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June 2, 2010 Wednesday 10:47 AM EST
SECTION: NEWS & COMMENTARY
LENGTH: 627 words
HEADLINE: Prudential CEO vulnerable after failed AIG deal
BYLINE: Simon Kennedy, MarketWatch mailto:firstname.lastname@example.org.
Simon Kennedy is the City correspondent for MarketWatch in London.
LONDON (MarketWatch) — As Prudential Plc pulled the plug on its attempt to takeover American International Group’s Asian operations, attention turned Wednesday to how much damage the move may have caused — particularly whether the U.K. insurer’s CEO can survive the blow.
Late Tuesday, Prudential (PRU) (PUK) said that it will scrap its $35.5 billion bid for AIA Group Ltd., AIG’s Asian business, after the U.S. company (AIG) refused to renegotiate terms of the deal.
Prudential also said the failed move cost it a total of 450 million pounds in breakup fees and advisory costs — more than 3% of the group’s $14.6 billion market capitalization, or nearly the entire costs of its 2009 dividend payment.
David Buik, strategist at BGC Partners, said the deal has left CEO Tidjane Thiam looking vulnerable.
“I’d like him to stay as the transfer of emphasis of the Prudential’s business from the U.S. and U.K. to Asia was bold and imaginative — $35.5 billion was just too much in the current climate,” Buik said.
Thiam, who only took over the top job in October after having served some 18 months as chief financial officer, was the principal architect of the ill-fated AIA plan and also faced some personal criticism over his handling of the deal, including his quickly reversed plan to join the board of Societe Generale (GLE) .
One potential successor is M&G Investments CEO Michael McLintock, according to a Dow Jones Newswires report citing Robin Geffen, managing director of Neptune Investment Management. Other reports citing investors have suggested there could be more pressure on Chairman Harvey McGrath for not having identified the potential pitfalls of such a large deal.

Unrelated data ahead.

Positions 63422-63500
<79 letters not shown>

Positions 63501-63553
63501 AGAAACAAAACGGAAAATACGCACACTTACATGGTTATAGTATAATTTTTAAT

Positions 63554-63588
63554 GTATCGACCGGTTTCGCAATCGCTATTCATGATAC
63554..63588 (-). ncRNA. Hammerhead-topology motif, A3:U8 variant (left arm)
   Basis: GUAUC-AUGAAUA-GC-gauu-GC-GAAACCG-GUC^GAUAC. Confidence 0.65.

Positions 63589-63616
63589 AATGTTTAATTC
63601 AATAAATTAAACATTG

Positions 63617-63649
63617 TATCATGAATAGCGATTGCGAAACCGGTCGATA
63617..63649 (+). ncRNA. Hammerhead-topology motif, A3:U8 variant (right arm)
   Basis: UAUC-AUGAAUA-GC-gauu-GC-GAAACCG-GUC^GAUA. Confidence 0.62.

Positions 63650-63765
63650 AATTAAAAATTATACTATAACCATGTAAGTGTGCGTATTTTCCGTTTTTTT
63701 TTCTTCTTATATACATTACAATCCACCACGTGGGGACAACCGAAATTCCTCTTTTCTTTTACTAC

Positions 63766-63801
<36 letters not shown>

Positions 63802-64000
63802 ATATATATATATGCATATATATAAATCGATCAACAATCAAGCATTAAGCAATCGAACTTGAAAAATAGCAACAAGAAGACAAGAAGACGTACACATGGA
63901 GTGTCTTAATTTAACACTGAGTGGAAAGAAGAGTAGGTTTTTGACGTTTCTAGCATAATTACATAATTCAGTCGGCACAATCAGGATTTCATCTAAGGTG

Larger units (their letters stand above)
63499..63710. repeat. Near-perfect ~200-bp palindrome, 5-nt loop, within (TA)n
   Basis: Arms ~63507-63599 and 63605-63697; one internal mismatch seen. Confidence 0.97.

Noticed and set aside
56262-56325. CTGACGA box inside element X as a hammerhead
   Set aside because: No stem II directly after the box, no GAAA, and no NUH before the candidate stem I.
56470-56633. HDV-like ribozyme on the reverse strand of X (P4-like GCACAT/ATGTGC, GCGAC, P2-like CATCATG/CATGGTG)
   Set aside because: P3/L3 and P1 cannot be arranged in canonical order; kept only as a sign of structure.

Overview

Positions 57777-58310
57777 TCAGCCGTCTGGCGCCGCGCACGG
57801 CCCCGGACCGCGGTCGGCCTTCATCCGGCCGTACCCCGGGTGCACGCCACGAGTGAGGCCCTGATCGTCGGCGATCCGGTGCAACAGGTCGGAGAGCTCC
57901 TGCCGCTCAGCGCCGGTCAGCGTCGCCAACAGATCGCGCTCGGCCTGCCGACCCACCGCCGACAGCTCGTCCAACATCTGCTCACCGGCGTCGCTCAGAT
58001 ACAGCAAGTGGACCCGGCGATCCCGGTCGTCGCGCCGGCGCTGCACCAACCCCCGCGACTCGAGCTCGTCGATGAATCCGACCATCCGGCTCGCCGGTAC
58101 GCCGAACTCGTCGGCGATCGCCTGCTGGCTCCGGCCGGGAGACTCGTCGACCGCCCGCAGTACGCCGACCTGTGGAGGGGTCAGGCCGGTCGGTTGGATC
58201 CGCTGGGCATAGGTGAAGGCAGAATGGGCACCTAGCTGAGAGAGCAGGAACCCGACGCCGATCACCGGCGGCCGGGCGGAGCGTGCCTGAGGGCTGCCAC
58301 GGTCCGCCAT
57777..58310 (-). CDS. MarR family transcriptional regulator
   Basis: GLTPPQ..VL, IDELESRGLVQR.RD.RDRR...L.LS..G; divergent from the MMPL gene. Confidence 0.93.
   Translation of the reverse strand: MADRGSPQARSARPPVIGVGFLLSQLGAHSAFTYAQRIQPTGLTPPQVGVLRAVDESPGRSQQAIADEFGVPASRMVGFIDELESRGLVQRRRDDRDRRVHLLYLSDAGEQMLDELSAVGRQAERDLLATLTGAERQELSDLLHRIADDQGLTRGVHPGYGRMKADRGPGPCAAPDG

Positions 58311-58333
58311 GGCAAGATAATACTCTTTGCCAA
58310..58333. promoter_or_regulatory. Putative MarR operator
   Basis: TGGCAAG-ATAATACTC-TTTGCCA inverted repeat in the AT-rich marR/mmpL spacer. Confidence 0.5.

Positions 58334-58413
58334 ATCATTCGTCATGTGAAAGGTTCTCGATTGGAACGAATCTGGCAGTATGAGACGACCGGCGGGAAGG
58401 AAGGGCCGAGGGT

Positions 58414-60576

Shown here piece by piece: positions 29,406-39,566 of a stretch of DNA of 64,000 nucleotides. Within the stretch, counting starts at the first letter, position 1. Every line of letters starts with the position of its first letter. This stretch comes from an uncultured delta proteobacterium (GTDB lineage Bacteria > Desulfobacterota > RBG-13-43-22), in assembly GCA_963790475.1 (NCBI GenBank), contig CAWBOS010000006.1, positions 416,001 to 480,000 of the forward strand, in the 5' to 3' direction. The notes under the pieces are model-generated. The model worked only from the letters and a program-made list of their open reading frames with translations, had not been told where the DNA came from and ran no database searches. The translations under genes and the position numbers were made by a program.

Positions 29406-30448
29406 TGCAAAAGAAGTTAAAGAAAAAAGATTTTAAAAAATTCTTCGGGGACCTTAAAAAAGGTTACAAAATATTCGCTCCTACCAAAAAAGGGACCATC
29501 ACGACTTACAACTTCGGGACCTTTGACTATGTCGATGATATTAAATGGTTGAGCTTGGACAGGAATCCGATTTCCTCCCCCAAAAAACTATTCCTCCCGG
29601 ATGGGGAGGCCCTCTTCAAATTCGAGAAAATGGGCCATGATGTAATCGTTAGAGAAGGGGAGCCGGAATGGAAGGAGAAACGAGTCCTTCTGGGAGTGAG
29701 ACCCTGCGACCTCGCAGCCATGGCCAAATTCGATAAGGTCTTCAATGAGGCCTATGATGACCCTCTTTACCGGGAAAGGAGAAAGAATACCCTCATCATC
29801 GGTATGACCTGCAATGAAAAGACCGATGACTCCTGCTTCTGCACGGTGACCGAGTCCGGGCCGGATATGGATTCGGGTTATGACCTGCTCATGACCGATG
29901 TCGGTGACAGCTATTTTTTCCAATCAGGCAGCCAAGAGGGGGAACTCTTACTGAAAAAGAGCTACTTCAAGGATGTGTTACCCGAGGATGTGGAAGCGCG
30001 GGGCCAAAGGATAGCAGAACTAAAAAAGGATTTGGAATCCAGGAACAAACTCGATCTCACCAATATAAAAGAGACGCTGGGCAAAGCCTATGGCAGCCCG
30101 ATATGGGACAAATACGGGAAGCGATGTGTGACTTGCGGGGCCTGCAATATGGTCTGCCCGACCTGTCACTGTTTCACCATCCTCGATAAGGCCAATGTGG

Geffen is an investor in Prudential who led a campaign against the proposed AIG deal.
“The reputation of both CEO Thiam and Chairman McGrath has been seriously compromised. They misread the appetite of investors for a deal of this size,” said Tim Proudlove, an analyst at Daiwa Capital Markets.
Shares of Prudential dropped 2.9% Wednesday in London, following announcement of details of the costs it faces from the move.
The company has also been cited as a breakup target following the failure of the AIG deal.
In particular, insurance group Resolution Ltd. (RSL) has expressed interest in the group’s U.K. operations, having already snapped up rival Friends Provident.
Panmure Gordon analyst Barrie Cornes said Prudential could be worth 955 pence a share if it was broken up — compared to the 559 pence at which its shares traded Wednesday — though he added that group likely isn’t an immediate target for buyers given the state of the markets.
“We think that the company has a sound independent future as a stand-alone business and concur with comments concerning the growth levels in the Asian business,” Cornes said.
“Although there was clear strategic logic for the acquisition, we suspect that the way forward will be to list the Asian operation to realize its true value. This may be the one positive to have come out of this foray,” he added.
Daiwa Capital Markets’ Proudlove said he believes a bid for the entire group is unlikely because of its broad geographic spread and that a break-up is the most likely outcome in the medium term.
While an IPO of the Asian business would be the most likely outcome, both Ping An Insurance (2318) of China and Germany’s Allianz (ALV) could be interested in the division, he added.
Late Tuesday, Robert Benmosche, chief executive of AIG, said there are “several options” open to the company regarding its AIA unit. The company, 80% of which is owned by the U.S. government, has been looking to shed some businesses.
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